molecules-logo

Journal Browser

Journal Browser

Special Issue "Dietary Fibre and Novel Carbohydrates: Extraction, Characterization, Bioactivities and Applications for Nutraceuticals Development"

A special issue of Molecules (ISSN 1420-3049).

Deadline for manuscript submissions: closed (31 August 2019).

Special Issue Editors

Prof. Dr. John O’Doherty
Website
Guest Editor
School of Agriculture and Food Science, University College Dublin, Belfield, Dublin 4, Ireland
Interests: gut health; animal nutrition; animal production; animal feed supplement; antimicrobial properties; natural compounds
Special Issues and Collections in MDPI journals
Dr. Marco Garcia-Vaquero

Guest Editor
School of Veterinary Medicine, Veterinary Sciences Centre, University College Dublin, Belfield, Dublin 4, Ireland
Interests: natural product chemistry; innovative technology; green technology; functional food; antioxidant properties
Dr. Gaurav Rajauria
Website
Guest Editor
School of Agriculture and Food Science, University College Dublin, Lyons Research Farm, Celbridge, Co. Kildare, Ireland
Interests: probiotic fermentation; intestinal health; emerging extraction technologies; biological activities; antioxidant properties; biofortification; marine bioactives
Special Issues and Collections in MDPI journals

Special Issue Information

Dear Colleagues,

Dietary fibre is a heterogeneous group that encompasses carbohydrates of diverse chemical (e.g., lignin, inulin, chitosan, β-glucan, etc.) and structural characteristics (from small carbohydrates of 3–9 monomers to large polysaccharides). These carbohydrates have attracted the attention of the scientific community due to their multiple health benefits that could potentially be used to develop healthy functional foods and nutraceuticals. The food industry is aiming to develop novel products “rich in fibre”, as the new definition of dietary fibre includes the demonstration of the health benefits of carbohydrates in order to be considered fibre. Novel carbohydrates can be extracted from vegetal biomass (i.e., terrestrial and aquatic plants), animal sources (e.g., crustaceans) and other under-exploited (for example, algae and fungi) and waste streams from multiple food industries. This proposed Special Issue of Molecules will aim to target recent research papers, reviews, short communications, as well as perspectives in the field of the novel and biologically active carbohydrates. This Special Issue will include research on the use of innovative and emerging technologies, particularly focused on the optimization and implementation of green extraction procedures from multiple natural resources, industrial effluents and waste streams. Among others, manuscripts dealing with purification, characterisation and biological activities “in-vitro” and “ex-vivo” of these carbohydrates, along with their recent applications in emerging fields such as functional foods, animal feed, food supplements, and nutraceuticals based on structural and chemical characteristics, will also be welcomed.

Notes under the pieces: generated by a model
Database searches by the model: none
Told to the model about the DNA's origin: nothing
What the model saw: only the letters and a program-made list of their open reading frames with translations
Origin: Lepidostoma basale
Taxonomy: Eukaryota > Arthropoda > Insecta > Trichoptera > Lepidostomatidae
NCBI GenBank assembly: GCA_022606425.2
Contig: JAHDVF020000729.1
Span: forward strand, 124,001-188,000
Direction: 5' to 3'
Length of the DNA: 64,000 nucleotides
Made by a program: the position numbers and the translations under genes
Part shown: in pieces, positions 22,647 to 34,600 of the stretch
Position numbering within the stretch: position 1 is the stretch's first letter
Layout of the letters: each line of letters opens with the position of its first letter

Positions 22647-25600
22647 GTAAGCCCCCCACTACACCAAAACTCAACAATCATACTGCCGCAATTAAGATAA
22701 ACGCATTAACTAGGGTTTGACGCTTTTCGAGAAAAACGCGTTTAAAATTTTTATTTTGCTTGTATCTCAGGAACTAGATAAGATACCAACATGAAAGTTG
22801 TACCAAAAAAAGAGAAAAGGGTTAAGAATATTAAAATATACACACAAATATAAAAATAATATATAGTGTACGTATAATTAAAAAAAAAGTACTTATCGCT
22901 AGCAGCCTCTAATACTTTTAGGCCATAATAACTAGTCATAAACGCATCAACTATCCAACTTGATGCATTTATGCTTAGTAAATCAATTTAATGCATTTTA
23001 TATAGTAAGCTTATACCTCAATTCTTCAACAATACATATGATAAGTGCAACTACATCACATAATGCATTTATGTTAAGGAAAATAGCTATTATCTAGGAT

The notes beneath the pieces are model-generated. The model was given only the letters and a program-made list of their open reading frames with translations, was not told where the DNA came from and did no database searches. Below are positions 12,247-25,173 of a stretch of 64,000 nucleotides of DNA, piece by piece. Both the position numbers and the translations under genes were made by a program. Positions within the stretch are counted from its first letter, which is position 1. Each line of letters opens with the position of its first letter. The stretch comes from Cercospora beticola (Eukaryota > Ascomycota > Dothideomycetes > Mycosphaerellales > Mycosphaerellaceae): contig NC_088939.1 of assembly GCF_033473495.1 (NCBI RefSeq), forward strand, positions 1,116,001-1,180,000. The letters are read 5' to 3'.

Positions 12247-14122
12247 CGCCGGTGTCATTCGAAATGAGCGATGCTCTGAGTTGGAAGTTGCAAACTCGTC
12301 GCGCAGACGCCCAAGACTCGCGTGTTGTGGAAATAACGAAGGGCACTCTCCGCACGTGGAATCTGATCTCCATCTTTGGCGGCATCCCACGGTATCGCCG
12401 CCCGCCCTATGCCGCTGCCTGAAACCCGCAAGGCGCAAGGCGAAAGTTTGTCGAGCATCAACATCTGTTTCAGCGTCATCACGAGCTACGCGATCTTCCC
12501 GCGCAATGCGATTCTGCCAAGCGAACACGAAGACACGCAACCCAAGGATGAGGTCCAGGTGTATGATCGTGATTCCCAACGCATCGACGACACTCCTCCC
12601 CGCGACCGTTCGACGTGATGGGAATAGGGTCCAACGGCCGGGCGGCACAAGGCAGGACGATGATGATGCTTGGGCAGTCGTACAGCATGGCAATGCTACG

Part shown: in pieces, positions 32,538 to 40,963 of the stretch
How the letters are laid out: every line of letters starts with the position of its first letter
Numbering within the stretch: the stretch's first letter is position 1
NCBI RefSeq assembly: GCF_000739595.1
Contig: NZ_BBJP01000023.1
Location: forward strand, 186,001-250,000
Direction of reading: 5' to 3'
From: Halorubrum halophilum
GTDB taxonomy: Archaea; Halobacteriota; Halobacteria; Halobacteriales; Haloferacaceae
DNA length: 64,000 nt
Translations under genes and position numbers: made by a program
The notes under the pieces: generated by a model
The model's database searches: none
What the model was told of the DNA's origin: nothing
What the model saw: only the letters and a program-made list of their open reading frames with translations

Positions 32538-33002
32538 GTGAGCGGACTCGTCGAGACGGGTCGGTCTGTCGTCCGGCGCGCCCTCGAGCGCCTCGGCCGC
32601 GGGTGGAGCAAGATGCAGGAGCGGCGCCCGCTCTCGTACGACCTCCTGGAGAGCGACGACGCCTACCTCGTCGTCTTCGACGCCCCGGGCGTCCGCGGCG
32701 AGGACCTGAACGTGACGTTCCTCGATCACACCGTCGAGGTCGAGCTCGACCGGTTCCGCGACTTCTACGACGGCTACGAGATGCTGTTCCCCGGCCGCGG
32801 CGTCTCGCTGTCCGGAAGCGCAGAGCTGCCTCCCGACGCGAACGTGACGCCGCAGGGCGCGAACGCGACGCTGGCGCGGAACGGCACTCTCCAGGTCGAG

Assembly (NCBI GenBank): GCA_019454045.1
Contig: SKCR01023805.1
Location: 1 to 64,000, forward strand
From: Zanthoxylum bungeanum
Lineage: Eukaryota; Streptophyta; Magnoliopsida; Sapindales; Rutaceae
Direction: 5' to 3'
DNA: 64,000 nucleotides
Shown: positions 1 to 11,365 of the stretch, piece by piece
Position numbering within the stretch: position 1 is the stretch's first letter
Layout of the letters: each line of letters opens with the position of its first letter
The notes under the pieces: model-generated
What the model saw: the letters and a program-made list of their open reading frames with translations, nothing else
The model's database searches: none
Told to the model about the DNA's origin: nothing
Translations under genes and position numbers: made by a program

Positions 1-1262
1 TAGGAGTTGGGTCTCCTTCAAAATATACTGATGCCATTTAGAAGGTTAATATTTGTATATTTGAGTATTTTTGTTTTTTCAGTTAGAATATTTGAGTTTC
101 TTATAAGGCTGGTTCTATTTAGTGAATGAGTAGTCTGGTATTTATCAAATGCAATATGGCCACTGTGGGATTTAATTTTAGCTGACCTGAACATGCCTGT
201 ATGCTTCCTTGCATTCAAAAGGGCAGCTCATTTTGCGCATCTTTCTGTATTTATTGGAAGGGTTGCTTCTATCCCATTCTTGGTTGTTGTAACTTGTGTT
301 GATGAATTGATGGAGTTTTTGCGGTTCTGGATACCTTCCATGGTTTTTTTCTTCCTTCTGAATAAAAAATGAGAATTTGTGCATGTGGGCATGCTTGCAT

Prof. John O’Doherty
Dr. Marco Garcia-Vaquero
Dr. Gaurav Rajauria
Guest Editors

Manuscript Submission Information

Manuscripts should be submitted online at www.mdpi.com by registering and logging in to this website. Once you are registered, click here to go to the submission form. Manuscripts can be submitted until the deadline. All papers will be peer-reviewed. Accepted papers will be published continuously in the journal (as soon as accepted) and will be listed together on the special issue website. Research articles, review articles as well as short communications are invited. For planned papers, a title and short abstract (about 100 words) can be sent to the Editorial Office for announcement on this website.

Submitted manuscripts should not have been published previously, nor be under consideration for publication elsewhere (except conference proceedings papers). All manuscripts are thoroughly refereed through a single-blind peer-review process. A guide for authors and other relevant information for submission of manuscripts is available on the Instructions for Authors page. Molecules is an international peer-reviewed open access semimonthly journal published by MDPI.

Please visit the Instructions for Authors page before submitting a manuscript. The Article Processing Charge (APC) for publication in this open access journal is 2000 CHF (Swiss Francs). Submitted papers should be well formatted and use good English. Authors may use MDPI's English editing service prior to publication or during author revisions.

Keywords

  • dietary fibre
  • carbohydrate
  • polysaccharide
  • lignin
  • chitosan
  • extraction
  • green extraction
  • innovative technology
  • emerging technology
  • purification
  • chemical characterization
  • food
  • feed
  • functional food
  • nutraceutical
  • health benefit
  • biological activity
  • natural product

Published Papers (3 papers)

Order results
Result details
Select all
Export citation of selected articles as:

Research

Open AccessArticle
Psyllium (Plantago Ovata Forsk) Husk Powder as a Natural Superdisintegrant for Orodispersible Formulations: A Study on Meloxicam Tablets
Molecules 2019, 24(18), 3255; https://doi.org/10.3390/molecules24183255 - 06 Sep 2019